vast armies of the Persians made a grand show, and looked formidable when
reviewed by the king in his gilded chariot, surrounded by his nobles, the
princes of his family, and the women of his harem. And these armies were
sufficient to keep the empire together. The mighty prestige attending
victories for one thousand years, and all the pomp of millions in battle
array, was adequate to keep the province together, for the system of
warfare and the character of the forces were similar in all the provinces.
It was external enemies, with a different system of warfare, that the
Persian kings had to dread--not the revolt of enervated States, and
unwarlike cities. The Orientals were never warlike in the sense that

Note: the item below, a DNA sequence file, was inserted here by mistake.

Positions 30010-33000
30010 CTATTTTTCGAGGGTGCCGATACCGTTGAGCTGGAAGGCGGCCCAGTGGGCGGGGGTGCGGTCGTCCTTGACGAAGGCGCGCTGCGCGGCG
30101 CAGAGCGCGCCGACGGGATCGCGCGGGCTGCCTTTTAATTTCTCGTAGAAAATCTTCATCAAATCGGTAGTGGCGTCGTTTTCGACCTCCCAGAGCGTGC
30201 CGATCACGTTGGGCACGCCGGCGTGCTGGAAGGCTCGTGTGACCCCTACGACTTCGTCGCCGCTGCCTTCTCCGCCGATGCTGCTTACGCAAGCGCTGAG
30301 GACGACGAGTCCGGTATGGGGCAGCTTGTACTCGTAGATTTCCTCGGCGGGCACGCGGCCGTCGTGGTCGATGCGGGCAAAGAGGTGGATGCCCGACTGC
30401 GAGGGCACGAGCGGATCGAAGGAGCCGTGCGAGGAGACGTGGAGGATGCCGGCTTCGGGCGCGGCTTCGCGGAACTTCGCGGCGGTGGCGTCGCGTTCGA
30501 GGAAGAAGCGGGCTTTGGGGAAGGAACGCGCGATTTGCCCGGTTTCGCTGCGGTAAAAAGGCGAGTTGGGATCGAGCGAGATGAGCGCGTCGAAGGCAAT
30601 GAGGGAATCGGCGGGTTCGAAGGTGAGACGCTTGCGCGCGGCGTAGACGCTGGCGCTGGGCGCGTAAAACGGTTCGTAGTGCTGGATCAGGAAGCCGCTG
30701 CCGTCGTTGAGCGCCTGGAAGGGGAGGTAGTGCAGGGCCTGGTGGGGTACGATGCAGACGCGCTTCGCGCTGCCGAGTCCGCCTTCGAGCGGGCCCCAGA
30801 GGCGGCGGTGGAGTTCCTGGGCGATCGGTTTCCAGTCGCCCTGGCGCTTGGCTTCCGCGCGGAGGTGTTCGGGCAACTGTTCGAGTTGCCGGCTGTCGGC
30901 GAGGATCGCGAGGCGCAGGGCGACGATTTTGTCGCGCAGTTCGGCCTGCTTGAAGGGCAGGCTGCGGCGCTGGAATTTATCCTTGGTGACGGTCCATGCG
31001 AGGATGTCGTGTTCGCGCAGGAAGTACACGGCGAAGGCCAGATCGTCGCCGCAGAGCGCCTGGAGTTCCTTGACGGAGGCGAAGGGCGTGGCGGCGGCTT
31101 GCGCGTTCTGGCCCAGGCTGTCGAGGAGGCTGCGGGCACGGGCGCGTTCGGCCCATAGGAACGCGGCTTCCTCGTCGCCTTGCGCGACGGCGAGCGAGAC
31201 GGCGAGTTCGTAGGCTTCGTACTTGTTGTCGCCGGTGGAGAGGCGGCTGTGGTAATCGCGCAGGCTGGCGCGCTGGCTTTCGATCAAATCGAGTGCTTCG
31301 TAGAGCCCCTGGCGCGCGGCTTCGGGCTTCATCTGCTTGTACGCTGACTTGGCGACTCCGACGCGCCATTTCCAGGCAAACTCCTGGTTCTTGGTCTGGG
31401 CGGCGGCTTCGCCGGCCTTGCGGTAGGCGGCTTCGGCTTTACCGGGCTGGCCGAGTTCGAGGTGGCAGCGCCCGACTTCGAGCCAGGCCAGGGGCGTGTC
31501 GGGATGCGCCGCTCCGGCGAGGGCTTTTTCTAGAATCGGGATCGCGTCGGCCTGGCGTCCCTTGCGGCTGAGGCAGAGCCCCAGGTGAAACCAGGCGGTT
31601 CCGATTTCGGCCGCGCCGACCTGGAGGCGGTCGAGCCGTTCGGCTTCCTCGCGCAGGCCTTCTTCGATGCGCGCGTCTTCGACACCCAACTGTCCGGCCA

Greece and Rome were. The armies of Greece and Rome were small, but
efficient. It was seldom that any Grecian or Roman army exceeded fifty
thousand men, but they were veterans, and they had military science and
skill and discipline. The hosts of Xerxes or Darius were undisciplined,
and they were mercenaries, unlike the original troops of Cyrus.

Now it was the mission of Alexander to overturn the dynasties which
reigned so ingloriously on the banks of the Euphrates--to overrun the
Persian empire from north to south and east to west--to cut it up, and form
new kingdoms of the dismembered provinces, and distribute the hoarded
treasures of Susa, Persepolis, and Ecbatana--to introduce Greek satraps
instead of Persian--to favor the spread of the Greek language and
institutions--to found new cities where Greeks might reign, from which they
might diffuse their spirit and culture. Alexander spent only one year of
his reign in Greece, all the rest of his life was spent in the various
provinces of Persia. He was the conqueror of the Oriental world. He had no
hard battles to fight, like Caesar or Napoleon. All he had to do was to